We are practicing to remember….


To neither suppress our feelings nor be caught by them, but to understand them, that is the art. ~~~Jack Kornfield

Benefits of Insecurity

This is a wonderful short commentary that is very comforting to me, maybe to you too.


The Benefits of Insecurity


What You Gain Through Loss

Birthday reflection: No Birth, No Death

There is a Buddhist saying, ” In the material world the beginning of life is easy and the end is hard. In the spiritual life, the beginning of life is hard and the end of life is easy.”

Speaking as someone closer to the end than the beginning since I had my 67 birthday yesterday, I find this to be true. I never could make the material reality work out for me, but now that I have fully entered my spiritual life, everything fits, everything works.


The Challenge

With the good news of finding a publisher for my book comes a big opportunity to practice the dharma. How can I enjoy this good fortune, even “success” without it reinforcing my idea of a “self”? How do I keep this in perspective when it feels like it is the source of my happiness?

As you all know, my blog started out because I knew that non-attachment was my ticket to freedom. I wanted happiness that was not dependent on success or “love” or material goods. The greatest, lasting joy is freedom from “needing” recognition, admiration. All of that comes and goes. Everything changes and ends up being “not enough.” It is the nature of the ego and of our conditioning to never be quite satisfied and to always strive for more, more, more.

I will have to do some serious investigation of my motives and my attachments as I start this new identify of “published writer.” I know I will increase my suffering if I get attached to that identity. To build a stronger ego that thinks “Now I am worthwhile. Now I can be happy because I will be valued.”

If my published work can help someone that will be my greatest joy. That is the joy that lasts, knowing I can help.

Great News

Dear followers and friends of the blog,

Yesterday I found out that I have a publisher for my book which is based on much of this blog. I started writing it four years ago and during the past year put it into manuscript form, sent it off and then worked on not being attached to the outcome (not easy!). The publisher and I will not start working on it until this spring or summer, so it will appear next year sometime.

You all have been part of this journey and I thank you for supporting my writing, and my effort to become more awake. Thank you!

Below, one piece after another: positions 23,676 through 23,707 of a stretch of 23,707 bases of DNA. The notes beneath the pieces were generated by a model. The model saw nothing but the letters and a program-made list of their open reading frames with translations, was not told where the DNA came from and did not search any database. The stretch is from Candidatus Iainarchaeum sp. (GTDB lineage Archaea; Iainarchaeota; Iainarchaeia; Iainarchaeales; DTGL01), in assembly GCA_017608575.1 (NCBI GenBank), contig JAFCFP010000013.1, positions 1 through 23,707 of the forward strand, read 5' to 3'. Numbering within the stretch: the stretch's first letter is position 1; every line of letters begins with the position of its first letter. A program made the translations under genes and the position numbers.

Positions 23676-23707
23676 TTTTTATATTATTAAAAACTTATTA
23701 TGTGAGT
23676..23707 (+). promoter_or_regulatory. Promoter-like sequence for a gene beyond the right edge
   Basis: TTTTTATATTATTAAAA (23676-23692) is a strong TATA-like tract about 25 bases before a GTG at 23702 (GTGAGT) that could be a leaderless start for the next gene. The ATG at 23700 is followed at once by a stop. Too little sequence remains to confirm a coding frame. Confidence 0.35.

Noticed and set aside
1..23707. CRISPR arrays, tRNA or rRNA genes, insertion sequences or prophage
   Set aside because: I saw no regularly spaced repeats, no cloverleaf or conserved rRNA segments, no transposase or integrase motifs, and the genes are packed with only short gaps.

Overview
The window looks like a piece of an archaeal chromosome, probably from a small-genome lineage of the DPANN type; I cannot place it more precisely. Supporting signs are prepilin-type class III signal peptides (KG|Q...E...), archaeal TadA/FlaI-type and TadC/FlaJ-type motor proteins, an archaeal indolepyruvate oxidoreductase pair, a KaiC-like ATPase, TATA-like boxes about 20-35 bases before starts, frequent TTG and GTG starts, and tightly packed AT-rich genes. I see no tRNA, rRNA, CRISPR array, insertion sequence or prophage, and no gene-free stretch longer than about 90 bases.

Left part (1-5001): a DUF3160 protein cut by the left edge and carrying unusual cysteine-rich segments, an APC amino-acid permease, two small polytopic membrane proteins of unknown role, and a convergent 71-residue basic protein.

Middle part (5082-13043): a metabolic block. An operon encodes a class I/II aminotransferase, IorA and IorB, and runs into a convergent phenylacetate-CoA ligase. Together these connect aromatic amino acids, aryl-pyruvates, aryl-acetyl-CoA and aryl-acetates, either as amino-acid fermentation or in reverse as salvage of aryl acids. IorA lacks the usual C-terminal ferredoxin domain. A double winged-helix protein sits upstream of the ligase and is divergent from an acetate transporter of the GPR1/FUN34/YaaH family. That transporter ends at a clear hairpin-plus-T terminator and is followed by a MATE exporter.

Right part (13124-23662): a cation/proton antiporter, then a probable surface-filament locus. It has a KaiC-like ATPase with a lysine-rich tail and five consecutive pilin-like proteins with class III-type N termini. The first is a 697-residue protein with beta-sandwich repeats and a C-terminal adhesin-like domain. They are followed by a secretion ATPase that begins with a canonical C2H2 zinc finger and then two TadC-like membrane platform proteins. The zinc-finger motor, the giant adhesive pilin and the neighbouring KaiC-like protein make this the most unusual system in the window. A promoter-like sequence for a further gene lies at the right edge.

May I be…

This is my wish:

May I be scripture for those inspired by words:
A koan, a rhapsody, a proverb, a psalm.
For those who question, an unbiased ear;
For those who believe, a holder of the faith.

– Pamela Gayle White, “Bedside Bodhisattva”

Constant Company is Not the Way Either

“If you make human company too important you will not discover your true Self. Relationships not based in truth are never entirely reliable and are rarely enduring.
Taking time to discover yourself is the best use of time.
Prioritize this.
One should not excessively seek partners or friends, one should seek to know and be oneself. As you begin to awaken to the Truth, you start noticing how well life flows by itself and how well you are cared for. Life supports the physical, emotional, mental and spiritual needs of the one who is open to self-discovery. Trust opens your eyes to the recognition of this. Surrender allows you to merge in your own eternal being.”

~ Mooji

Monte Sahaja, November 2012

The Heart’s Compass

This, from Jack Kornfield

In times of difficulty it is this repeated setting of our heart’s compass that determines the result. Whether in a family disagreement or community conflict, before we speak and act, we can become aware of our deepest intention. Even the simplest words can have a vastly different effect depending on our intention. The phrase “What do you mean?” can sound accusing and judgmental or considerate and humble. Our hearts are like seismographs, picking up the tremors of intent.

Notice how this works in conversation. Do we speak from a subtle sense of control or self-righteousness, or do we really wish to listen, to learn? If we set our minds toward freedom, our good intentions will help us to let go of what blocks our openness. If we set our hearts toward compassion, we will reaffirm our love in spite of whatever difficulties we face.

Instead of inflaming a bad situation, we can seek ways of touching the good in another. Without denying pain and injustice, we can also look for the secret beauty of others. Our spiritual practice can be this simple: to see with eyes of compassion and act with our wisest intention. This often has a surprising effect. Nelson Mandela put it this way: “Thinking too well of people often allows them to behave better than they otherwise would.”

Do no doubt the transformation that can be born out of such conscious attention. When Ananda, attendant and close friend of the Buddha, met a young outcaste woman at a village well, he politely asked her for water to drink, but she was ashamed and refused him, lest her untouchability contaminate his holiness. Ananda replied, “I ask not for caste but for water.” Her life was transformed by this simple kindness, and she joyously and lovingly followed Ananda to the monastery. There the Buddha blessed her and bid her to take up the kindness Ananda had shown her and, by keeping that simple intention, to “let the actions of your life shine like the jewels of royalty.”

It is in such small things that we fulfill the lessons of the heart. It is from our intentions that our life grows. It is in opening to one another that our path is made whole.

This excerpt is taken from the book, “After the Ecstasy, the LaundryYARPP

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